Oca  (oxalis tuberosa) is a tuber that deserves a more widespread attention.  For thousands of years this has been a major food in the Andean parts of South America, where there are many varieties.  It can be grown over here, even quite easily if you take some precautions.  The plants are almost exclusively propagated by tubers, although it is possible to sow them, but this is very unusual.(For more on this last method, I’ll make a page on a project trying to reduce the daylength-sensibility, but that’s for later)

The tubers are planted out in little pots in the greenhouse from the end of March. You can use tubers from 3-4 cms to plant, if conditions are good, they will eventually produce full-size tubers up to 8-9 cms or even more. Give them a moderate heat (20 -25°Celsius works fine) and keep them moist.  Shoots will appear within two weeks or even quicker.  These shoots are frost tender, so keep them away from very low temperatures.  Plant the ocas in open air whenever the risk of frost has gone.  They like full sun to semi-shade, plant them preferably in a spot where there is little chance of an early frost in autumn. They are very adaptable to any kind of soil, I don’t have the experience that  heavy fertilisation enlarges the harvest.  Space them 30x50 cms, 50 in the rows.  Ocas will produce more if they are upearthed, the way potatoes are upearthed.  You can do this until mid-september.

As so many Andean plants, ocas are daylength-sensitive.  So they will only start to form tubers after September 21. Due to the fact the stalks are frost tender, early frost can mean a near to zero harvest.  On the contrary, a very late frost (for example by the end of November) insures a good harvest of tubers.  If there is an announcement of an early frost (September-october), you can always cover them up with plastic ,old blankets,…

Ocas don’t really grow well in greenhouse circumstances. Although they seem to tolerate more heat and drought than Ullucus, they don’t become as big and productive as they will be outside (stems can be about 80-100 cms long).

Harvest is done as late as possible, I always try to keep the plants frost-free until the end of November or later.  This insures a good harvest of full-size tubers. Harvest the tubers the way potatoes are  harvested, clean them up , let them dry for a few days (frost-free!) and store them the way potatoes are stored.   Recipes for ocas are similar to recipes for potatoes: baking, boiling,…They have a more acidic taste than potatoes, but this  taste can become sweeter if you leave the tubers for a few weeks in the sun.  In the Andes (more sun ) this takes a few days (some varieties become so sweet that they are eaten as a dessert), in our short winter days this takes up a few weeks or even more.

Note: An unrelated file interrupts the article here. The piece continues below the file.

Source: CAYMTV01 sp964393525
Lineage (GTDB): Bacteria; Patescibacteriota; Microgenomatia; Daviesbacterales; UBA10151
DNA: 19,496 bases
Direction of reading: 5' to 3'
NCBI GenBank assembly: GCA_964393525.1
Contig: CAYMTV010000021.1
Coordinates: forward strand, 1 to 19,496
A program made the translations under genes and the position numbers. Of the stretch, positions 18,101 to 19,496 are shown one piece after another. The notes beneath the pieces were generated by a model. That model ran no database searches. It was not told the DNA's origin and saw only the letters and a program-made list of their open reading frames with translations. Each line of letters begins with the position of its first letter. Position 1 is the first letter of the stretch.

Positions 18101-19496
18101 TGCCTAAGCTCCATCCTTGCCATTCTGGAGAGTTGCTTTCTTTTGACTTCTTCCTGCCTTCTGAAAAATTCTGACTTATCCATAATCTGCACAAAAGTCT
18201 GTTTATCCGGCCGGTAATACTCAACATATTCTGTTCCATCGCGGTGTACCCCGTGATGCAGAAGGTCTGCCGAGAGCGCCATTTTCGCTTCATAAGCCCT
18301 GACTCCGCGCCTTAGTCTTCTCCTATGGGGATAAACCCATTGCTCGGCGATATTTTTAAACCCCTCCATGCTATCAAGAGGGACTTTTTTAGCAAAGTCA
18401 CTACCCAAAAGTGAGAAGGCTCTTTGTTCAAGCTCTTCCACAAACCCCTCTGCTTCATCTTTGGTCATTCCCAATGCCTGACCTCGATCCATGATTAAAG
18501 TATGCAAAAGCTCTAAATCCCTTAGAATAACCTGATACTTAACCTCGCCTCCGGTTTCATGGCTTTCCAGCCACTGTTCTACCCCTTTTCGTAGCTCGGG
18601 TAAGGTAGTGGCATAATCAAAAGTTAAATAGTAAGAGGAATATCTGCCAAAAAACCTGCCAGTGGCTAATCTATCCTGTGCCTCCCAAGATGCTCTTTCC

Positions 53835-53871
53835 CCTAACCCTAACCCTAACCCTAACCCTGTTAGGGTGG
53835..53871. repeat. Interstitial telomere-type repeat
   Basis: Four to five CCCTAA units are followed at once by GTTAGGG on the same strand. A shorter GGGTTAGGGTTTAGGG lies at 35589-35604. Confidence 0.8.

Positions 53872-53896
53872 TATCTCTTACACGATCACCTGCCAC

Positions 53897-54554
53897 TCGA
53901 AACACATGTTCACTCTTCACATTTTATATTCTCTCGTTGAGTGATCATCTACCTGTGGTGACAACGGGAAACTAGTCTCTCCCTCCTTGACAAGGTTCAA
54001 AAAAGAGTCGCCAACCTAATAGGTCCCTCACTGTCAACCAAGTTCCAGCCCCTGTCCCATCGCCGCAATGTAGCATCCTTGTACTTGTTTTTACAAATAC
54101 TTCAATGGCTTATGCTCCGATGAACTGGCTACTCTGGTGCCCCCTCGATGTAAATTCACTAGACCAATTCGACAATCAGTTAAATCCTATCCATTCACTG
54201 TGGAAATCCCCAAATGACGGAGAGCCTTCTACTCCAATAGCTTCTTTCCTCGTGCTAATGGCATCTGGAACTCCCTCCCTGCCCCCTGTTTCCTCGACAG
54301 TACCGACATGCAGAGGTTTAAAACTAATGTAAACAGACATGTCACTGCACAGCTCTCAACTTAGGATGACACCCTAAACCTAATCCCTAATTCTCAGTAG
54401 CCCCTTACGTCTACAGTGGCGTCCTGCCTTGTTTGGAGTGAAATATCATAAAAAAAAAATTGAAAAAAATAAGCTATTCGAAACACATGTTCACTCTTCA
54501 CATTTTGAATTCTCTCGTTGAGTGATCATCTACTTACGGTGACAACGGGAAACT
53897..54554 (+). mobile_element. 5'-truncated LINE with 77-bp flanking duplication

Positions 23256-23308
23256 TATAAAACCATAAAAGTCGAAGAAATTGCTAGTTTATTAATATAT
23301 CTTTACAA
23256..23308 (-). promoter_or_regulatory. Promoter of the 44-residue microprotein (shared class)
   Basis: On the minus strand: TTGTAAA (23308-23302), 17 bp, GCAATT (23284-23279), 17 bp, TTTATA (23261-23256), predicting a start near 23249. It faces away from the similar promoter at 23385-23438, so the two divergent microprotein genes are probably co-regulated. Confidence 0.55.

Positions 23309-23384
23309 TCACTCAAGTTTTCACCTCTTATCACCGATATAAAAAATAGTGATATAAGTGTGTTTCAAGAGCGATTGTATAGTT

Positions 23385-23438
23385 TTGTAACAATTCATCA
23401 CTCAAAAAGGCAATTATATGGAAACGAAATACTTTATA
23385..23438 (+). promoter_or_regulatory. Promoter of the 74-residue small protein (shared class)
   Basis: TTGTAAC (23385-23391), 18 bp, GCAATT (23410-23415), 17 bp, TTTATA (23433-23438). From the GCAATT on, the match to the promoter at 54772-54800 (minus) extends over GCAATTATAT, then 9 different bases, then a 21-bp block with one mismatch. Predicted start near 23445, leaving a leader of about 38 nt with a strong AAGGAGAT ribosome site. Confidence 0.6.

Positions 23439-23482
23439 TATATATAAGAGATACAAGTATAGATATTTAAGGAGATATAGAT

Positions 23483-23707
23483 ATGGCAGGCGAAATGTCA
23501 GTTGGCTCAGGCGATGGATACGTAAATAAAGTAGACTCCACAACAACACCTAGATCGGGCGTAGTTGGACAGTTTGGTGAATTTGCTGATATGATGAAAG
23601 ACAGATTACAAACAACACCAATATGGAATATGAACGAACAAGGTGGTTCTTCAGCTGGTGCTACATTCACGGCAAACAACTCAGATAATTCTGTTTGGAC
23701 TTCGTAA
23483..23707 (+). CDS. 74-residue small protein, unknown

Some other things are edible as well, leaves can be added to salads, but don’t eat too much of these, they contain toxic elements.  Youngs stems can be boiled or steamed and served with a bit of butter (they’re very nice in combination with apples).

There’s another way to propagate ocas, and that’s by taking cuttings.  These cuttings root up quickly, without any problem, and it’s a way to have a bigger harvest from this rare oca variety you obtained from a friend .  Start the tubers as described above, wait until the shoots are about 15 cms long, and carefully break these off from the tubers and replant them in some potting earth, keep them out of intense sun for at least 8 days, and water regularly.  The cuttings will soon grow out to reasonably sized plants (although they won’t become as big as the mother plants) and give you a fair harvest in autumn. This is also a good way to select on peculiar colours, break off the shoot where this colour is present, and grow it on (don’t forget to label it!).